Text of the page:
RABBIT HASH, Ky. -- An emergency management team and community members of a quaint Kentucky town are bracing a beloved store for to handle rising river waters.
The historic Rabbit Hash General Store in Boone County is no exception to the rising river water around the Tri-State. Bobbi Kayser, president of the Rabbit Hash Historical Society, hopes the store doesn’t have to weather another catastrophe; the the 185-year-old landmark nearly burned to the ground in 2016.
"Two years ago the store burnt down, and we survived that,” Kayser said. “Now, we have a store to be concerned about because of the flood."
Kayser said the high waters are reminiscent of the flood of 1997. The river was at 64.7 feet, and water crept inside the store.
The river is expected to crest at 59.4 feet. Manager Terri Markesbery said the river comes rushing in when it hits 60 feet, but they’re not taking any chances. Employees, and even community members, packed up everything on the ground and lower shelves Friday in case the store floods.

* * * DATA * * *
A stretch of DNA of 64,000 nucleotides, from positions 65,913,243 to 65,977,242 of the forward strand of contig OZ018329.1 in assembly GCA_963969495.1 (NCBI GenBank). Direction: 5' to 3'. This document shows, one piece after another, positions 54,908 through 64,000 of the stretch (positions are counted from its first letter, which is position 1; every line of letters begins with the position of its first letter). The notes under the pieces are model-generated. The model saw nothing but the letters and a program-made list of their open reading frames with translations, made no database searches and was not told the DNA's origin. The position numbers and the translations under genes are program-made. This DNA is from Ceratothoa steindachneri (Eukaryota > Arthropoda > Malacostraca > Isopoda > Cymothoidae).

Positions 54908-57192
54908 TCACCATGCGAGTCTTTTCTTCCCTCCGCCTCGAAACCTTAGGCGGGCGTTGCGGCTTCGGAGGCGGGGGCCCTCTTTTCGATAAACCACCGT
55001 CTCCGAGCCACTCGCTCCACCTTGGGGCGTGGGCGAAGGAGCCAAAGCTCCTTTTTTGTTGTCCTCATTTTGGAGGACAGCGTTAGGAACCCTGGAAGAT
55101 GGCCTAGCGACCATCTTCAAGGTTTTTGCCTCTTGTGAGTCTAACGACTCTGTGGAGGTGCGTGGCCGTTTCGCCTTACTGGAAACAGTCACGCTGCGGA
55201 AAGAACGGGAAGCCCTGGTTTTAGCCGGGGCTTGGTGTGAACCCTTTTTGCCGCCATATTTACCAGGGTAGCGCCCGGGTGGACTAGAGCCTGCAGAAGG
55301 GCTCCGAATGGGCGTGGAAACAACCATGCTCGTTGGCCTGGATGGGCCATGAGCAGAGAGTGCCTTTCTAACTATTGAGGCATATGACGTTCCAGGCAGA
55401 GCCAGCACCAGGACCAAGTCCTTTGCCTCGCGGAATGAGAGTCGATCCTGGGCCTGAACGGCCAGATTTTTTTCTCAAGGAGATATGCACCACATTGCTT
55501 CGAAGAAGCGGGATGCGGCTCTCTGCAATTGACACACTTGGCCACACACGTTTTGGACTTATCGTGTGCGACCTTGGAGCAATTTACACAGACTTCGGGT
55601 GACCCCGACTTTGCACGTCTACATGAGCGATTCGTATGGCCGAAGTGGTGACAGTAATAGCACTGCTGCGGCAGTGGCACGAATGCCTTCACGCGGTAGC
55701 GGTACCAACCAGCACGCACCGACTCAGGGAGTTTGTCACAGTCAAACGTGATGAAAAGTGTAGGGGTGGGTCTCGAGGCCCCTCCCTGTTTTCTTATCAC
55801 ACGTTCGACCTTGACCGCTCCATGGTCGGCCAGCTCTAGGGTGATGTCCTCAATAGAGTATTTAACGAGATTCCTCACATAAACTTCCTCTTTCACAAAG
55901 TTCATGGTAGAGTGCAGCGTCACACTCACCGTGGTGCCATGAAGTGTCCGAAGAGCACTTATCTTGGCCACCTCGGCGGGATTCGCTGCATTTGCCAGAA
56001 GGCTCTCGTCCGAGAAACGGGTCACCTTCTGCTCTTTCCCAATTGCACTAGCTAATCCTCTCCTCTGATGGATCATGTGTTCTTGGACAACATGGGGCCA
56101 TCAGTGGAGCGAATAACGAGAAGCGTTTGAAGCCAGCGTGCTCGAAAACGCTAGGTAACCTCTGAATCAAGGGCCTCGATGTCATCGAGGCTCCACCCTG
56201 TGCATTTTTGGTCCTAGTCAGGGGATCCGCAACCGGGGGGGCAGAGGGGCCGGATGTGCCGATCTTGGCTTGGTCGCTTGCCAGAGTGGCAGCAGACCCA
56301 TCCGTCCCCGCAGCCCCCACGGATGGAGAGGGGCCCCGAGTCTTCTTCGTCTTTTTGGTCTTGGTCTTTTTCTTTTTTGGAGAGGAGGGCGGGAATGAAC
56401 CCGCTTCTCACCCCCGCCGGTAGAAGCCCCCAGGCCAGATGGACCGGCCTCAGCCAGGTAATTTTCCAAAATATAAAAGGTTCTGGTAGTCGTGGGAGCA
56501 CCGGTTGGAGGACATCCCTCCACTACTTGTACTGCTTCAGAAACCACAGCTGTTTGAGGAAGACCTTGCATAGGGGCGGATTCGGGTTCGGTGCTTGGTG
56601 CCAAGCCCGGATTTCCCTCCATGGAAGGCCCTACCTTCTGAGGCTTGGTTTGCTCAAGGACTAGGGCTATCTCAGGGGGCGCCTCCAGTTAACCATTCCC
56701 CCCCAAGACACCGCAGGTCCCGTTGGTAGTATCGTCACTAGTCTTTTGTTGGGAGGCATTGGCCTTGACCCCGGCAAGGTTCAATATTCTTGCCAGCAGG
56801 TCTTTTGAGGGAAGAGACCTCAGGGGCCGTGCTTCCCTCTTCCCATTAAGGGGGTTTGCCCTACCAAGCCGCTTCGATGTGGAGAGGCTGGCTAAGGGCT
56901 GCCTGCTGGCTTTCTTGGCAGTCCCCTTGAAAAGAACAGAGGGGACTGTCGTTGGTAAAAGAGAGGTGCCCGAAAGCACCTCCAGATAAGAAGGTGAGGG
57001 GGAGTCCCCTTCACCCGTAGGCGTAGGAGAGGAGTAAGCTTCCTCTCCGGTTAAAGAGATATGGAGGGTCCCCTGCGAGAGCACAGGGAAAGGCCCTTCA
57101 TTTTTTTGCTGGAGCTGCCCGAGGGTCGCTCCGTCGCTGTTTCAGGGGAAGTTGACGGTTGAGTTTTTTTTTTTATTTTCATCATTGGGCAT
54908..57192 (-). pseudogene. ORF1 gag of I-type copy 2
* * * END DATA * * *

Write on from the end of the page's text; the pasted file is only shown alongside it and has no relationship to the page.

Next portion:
"The community at large has such a big heart for this, and so many people want to come down and help that it's kind of overwhelming,” Kayser said.
The store will remain open despite some potential for flooding. Kayser said this flooding is “a walk in the park” compared to the flood of 1937, when the river hit its highest level at 80 feet.
"Rabbit Hash has weathered many floods over the almost 200 years that we've been in existence, so right now I'm sitting here going, ‘Well, we've survived fire and we're going to survive the flood, the only thing I have left to worry about is pestilence,’" Kayser said.